for example, from the moment you walked in the door, things went awry. the hostess rubbed you the wrong way with her thousand yard glare, and you watched the bucolic valet rub a trail of snot on the back of his hand before taking your keys. you then are forced to wait 20 minutes at the bar for your reserved table while the bartender takes his sweet time mixing your gal a lukewarm, watery cosmo. when you finally get to your table, it's next to the kitchen door and you can hear the sous chef berating the dishwasher with epithet after epithet in cantonese as you wearily thumb a winelist stained with last night's buerre blanc. the busser brings bread that is stale and cold and then finally, the hapless server, totally oblivious, approaches the table to say "good evening" with just about the milkiest smile you've ever seen. too late, bubba.

already you've likely made your mind up to never return to the restaurant and only a herculean retrieval effort on the part of the server can turn back the tide of disappointment that jades every dish thereafter presented. service can be immaculate from there on in, but the restaurant has blown it's wad. it just doesn't matter anymore.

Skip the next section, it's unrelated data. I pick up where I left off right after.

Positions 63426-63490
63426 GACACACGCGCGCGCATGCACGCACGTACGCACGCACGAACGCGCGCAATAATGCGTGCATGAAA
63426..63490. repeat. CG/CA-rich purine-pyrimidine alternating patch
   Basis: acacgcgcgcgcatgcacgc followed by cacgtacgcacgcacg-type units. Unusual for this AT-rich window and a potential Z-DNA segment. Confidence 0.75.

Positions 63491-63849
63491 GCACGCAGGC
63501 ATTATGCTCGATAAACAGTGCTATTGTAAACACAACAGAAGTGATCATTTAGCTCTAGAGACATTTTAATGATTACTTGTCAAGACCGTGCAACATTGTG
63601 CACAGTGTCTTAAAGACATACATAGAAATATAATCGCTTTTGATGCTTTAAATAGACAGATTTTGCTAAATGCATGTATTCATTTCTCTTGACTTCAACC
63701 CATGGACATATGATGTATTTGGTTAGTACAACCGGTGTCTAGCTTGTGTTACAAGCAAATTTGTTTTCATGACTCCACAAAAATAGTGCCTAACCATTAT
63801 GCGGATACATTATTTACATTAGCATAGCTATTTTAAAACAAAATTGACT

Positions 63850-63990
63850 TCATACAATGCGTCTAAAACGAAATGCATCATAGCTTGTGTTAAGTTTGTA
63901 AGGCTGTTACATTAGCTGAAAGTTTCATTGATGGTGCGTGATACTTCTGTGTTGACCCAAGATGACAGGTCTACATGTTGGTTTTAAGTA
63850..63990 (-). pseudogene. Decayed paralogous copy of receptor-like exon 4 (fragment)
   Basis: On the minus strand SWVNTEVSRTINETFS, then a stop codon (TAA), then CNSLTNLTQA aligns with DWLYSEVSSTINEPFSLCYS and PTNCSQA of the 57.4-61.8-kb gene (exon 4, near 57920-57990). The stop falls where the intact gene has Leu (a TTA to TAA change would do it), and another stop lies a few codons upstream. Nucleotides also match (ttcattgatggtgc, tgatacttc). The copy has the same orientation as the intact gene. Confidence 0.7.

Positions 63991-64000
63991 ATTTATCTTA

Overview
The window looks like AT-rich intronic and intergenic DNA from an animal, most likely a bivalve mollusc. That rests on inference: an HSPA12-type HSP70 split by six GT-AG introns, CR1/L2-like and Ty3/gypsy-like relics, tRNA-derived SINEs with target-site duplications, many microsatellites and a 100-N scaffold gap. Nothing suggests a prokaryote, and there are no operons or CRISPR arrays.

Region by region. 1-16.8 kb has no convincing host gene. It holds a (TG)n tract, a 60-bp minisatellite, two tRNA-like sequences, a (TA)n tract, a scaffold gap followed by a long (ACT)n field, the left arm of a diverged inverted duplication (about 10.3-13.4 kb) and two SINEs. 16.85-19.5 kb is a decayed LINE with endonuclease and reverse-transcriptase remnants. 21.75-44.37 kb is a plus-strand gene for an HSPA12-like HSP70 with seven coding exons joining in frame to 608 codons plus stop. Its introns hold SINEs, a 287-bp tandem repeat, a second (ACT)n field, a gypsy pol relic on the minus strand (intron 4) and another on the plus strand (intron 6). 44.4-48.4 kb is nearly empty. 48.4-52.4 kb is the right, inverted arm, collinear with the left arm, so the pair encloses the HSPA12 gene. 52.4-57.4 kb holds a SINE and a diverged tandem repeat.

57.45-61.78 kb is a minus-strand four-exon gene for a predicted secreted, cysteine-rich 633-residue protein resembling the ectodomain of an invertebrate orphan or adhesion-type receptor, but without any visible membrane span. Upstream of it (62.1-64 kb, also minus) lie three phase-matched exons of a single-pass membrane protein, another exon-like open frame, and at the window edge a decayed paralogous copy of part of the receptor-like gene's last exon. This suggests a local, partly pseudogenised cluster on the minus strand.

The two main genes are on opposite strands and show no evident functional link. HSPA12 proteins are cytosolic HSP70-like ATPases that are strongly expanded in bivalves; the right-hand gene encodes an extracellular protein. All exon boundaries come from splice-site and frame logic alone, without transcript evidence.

my point is this: the intent was there, but things fall apart. like in football, anything can happen on any given sunday. at the highest level, no one restaurant can claim it's service is better than another and no savant can predict how an evening will unfold for even the city's best servers. as with all illusions, sometimes they just don't work.

Andrew Morrison

Food Columnist | The Westender

Editor & Publisher | Scout Magazine

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criteria:

1. experience